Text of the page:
What to do when the chief executive doesn't mean what he says
Andrew Cave is a freelance journalist, who writes the weekly business profile in The Sunday Telegraph as well as several other regular features for the Daily Telegraph. He has recently published his first book, The Secrets of CEOs
It’s not every day in one’s business journalism career that one comes a cropper with a global megastar with 41.6m Twitter followers.
Then again, in 27 years of writing for newspapers, I can’t recall a chief executive that I’ve interviewed performing a swift about-face and confessing that he “mis-spoke” when he gave me an exclusive story. Until now, that is.
Here are the facts. While researching an article on the communications challenges of the new market for electronic cigarettes for CorpComms Magazine, I came across Blu eCigs – a company virtually unheard of in the UK.
The brand has only really existed here since April, when the US company renamed Skycigs, a British e-cigarettes company it bought last year.
Blu got in touch too late for the CorpComms article, which appears in the June/July issue but I took up its offer of an interview with Jacob Fuller, chief executive of Blu Cigs UK.
It is he who has to somehow persuade the British public that they should try a brand that claims 45 per cent of the US e-cigarette market.
So an obvious question when he claimed that Blu aims to have a 50 per cent UK market share by the end of next year was how on earth is the company expecting to achieve that.
This is what he said (I have it on tape and in a shorthand note). ‘In the US, Blu is working with Lady Gaga on a video with Blu in it. It’s a global video that’s going to allow us to piggyback on that brand exposure in the UK.
‘Kevin Spacey uses Blu eCigs on The House of Cards and it’s been on The David Letterman Show. As those episodes make it over here, we’re getting great UK exposure from that.
‘Blu also uses actor Stephen Dorff as its celebrity spokesman in the US and he came to the UK for our launch.’
An archive search revealed that the Lady Gaga connection had not been written about before. The CEO quotes stood on their own, telling the story and The Sunday Telegraph ran them under the headline: ‘Blu lines up celebrities for UK assault’ and next to a picture of Gaga wearing American football body armour over a Ziggy Stardust-style leotard.’
Nice story, thought I and so did websites gagadaily.com, popreport.com, operationgaga.com and quite a few others.
The website informationsociety.co.uk ran the story under the headline: ‘Lady Gaga’s Deal to promote Blu eCigs is a Public Health Nightmare,’ while wcignewsedge.com went one further with: ‘Lady Gaga will pitch e-cigarettes to teens and other little monsters’.
Then I received an email from Resound Marketing, the PR agency that represents Blu eCigs in the US. It reads: ‘This article has caused quite a stir here in the states – and to clarify, Jacob Fuller with Blu UK misspoke. He did not provide accurate information, and Blu eCigs does not have any relationship or associations with Lady Gaga.’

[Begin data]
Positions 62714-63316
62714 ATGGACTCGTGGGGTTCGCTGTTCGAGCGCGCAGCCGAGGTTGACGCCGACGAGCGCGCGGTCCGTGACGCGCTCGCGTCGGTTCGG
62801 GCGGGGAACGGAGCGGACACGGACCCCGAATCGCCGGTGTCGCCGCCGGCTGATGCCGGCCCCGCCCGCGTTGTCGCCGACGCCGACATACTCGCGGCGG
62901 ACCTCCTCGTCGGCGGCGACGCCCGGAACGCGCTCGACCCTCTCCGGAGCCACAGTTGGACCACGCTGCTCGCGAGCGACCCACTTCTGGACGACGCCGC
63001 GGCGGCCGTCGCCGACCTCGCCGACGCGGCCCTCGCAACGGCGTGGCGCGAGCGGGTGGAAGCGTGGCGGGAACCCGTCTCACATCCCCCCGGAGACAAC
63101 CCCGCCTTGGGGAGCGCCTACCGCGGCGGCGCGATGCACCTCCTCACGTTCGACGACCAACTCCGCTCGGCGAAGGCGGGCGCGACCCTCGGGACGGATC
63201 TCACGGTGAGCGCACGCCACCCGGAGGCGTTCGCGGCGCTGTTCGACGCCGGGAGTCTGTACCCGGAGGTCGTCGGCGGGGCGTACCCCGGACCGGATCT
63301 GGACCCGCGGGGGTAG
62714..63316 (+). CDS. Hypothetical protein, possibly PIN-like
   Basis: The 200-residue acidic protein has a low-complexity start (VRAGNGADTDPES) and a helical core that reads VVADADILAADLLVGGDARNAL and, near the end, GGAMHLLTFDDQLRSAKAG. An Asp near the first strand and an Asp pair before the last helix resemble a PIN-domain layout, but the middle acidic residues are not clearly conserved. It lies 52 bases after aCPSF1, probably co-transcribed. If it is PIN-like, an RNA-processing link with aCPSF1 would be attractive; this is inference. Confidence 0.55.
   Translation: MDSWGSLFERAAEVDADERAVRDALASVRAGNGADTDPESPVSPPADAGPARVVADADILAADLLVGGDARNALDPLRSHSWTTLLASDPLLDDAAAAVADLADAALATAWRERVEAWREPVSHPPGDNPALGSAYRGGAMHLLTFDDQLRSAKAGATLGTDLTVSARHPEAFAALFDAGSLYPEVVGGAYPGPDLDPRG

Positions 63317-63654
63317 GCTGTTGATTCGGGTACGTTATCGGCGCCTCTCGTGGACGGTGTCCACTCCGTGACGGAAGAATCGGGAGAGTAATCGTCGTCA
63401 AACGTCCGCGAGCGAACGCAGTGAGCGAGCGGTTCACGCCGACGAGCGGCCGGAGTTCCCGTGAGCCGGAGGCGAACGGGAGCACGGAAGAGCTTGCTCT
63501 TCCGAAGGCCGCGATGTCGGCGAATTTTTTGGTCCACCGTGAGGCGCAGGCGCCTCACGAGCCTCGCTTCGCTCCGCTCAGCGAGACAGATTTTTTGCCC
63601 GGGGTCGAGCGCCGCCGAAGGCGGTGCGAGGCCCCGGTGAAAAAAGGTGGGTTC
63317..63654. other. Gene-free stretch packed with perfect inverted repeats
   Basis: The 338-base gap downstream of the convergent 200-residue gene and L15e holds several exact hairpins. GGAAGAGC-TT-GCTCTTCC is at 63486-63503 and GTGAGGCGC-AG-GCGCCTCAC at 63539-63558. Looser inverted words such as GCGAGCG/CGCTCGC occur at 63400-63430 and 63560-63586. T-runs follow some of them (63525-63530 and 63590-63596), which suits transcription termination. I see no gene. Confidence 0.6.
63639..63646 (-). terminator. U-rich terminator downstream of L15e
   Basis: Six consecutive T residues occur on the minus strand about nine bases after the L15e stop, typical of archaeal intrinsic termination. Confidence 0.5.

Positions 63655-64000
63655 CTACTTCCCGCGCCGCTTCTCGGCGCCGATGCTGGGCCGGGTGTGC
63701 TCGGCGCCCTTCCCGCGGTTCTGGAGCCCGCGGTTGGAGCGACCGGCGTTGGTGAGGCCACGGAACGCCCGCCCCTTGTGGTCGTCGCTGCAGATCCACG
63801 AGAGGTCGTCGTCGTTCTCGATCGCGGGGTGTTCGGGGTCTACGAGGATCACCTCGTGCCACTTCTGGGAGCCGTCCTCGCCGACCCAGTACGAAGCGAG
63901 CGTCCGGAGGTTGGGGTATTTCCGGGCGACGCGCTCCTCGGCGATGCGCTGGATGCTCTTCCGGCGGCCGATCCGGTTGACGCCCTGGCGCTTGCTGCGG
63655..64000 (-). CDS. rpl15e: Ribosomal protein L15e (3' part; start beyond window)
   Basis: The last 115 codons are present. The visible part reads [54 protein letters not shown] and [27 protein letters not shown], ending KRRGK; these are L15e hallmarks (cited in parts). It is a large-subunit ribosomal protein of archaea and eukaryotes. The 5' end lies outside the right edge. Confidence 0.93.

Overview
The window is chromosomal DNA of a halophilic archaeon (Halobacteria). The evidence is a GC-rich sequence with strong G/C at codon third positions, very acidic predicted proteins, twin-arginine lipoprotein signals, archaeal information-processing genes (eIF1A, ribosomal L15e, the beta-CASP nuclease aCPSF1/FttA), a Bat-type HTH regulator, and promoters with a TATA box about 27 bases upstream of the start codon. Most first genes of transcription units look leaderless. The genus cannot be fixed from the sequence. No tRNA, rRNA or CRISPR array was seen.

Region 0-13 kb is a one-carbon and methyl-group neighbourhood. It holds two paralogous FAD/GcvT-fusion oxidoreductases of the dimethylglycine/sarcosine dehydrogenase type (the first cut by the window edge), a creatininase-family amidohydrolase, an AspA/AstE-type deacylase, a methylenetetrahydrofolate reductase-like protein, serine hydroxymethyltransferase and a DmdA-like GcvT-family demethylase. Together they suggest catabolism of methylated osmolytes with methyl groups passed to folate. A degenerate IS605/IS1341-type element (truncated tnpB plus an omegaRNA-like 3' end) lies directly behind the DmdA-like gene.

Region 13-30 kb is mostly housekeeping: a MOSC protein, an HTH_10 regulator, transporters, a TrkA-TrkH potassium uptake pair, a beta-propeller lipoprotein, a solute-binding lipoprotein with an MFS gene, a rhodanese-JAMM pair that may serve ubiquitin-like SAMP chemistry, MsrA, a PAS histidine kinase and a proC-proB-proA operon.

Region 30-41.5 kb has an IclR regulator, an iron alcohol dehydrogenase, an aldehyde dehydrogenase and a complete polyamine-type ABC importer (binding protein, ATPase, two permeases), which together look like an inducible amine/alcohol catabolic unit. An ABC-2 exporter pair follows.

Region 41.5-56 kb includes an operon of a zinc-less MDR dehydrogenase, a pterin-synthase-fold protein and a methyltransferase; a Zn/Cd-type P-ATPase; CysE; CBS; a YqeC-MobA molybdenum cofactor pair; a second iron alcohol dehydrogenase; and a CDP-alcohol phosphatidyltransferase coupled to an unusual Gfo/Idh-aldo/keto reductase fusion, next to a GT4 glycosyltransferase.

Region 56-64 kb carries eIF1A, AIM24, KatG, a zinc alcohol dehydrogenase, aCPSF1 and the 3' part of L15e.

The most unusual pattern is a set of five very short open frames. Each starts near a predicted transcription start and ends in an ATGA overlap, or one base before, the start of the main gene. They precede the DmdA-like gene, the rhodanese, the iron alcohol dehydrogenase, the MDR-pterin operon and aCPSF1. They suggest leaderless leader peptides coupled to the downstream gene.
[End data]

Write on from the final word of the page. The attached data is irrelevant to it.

Three days later, Blu eCigs UK pushed out a statement through its public relations agency W Communications alongside a request (declined) for a print correction.
It reads: ‘Blu eCigs regularly receives sponsorship and product placement requests and, in this instance, Jacob Fuller was mistaken regarding this comment. Blu eCigs does not have any relationship or association with Lady Gaga.’
The CEO ‘mis-spoke’ and was ‘mistaken’. Well that’s a first in nine years of regularly interviewing chief executives. Did he deliberately misread or had he just been misinformed himself?
Either way, neither he or his PR adviser at W saw fit to correct his statement at the time. And Blu is not exactly a beginner at all this. Its US parent Lorillard is America’s third largest tobacco company.
Anyway, the US retraction statement was released and has got quite a bit of coverage. It made an article in Business Week and Advertising Age, while the website lady-gaga.gossipler.com ran it under the headline: ‘Lady Gaga not pushing Blu-e-Cigs after all, brand says’.
What to make of all this? Well, the tape doesn’t lie. The CEO said it. Did he mean it? Who knows? And what is the actual state of affairs, behind the PR guff about no relationships or associations. Presumably, talks at least took place, given that the UK CEO thought his parent company had a deal?
None of it looks too clever and the PR response on both sides of the Atlantic has been particularly clumsy.
What could they have done differently? Well, Walmart recently sent a shudder down all journalists’ spines when, instead of taking New York Times reporter Timothy Egan to task over an article entitled ‘The Corporate Daddy,’ it reprinted the piece on its company blog – complete with a load of handwritten red ink giving the company’s particularly lively responses.
Closer to home, an interview I conducted for the Telegraph this year with Premier Foods chief executive Gavin Darby prompted the company to take out a series of full-page adverts.
In the interview, Darby had prevaricated over whether he was planning to ditch the “Exceedingly Good Cakes” slog of its Mr Kipling cakes brand.
The adverts, which were apparently directed by Darby himself, featured a picture of an iced tart alongside the message: ‘Mr Kipling doesn’t do rumours but he does make exceedingly good cakes’.
As for Blu, it does seem to do rumours rather well. Maybe it should put them in its e-cigarettes and smoke them.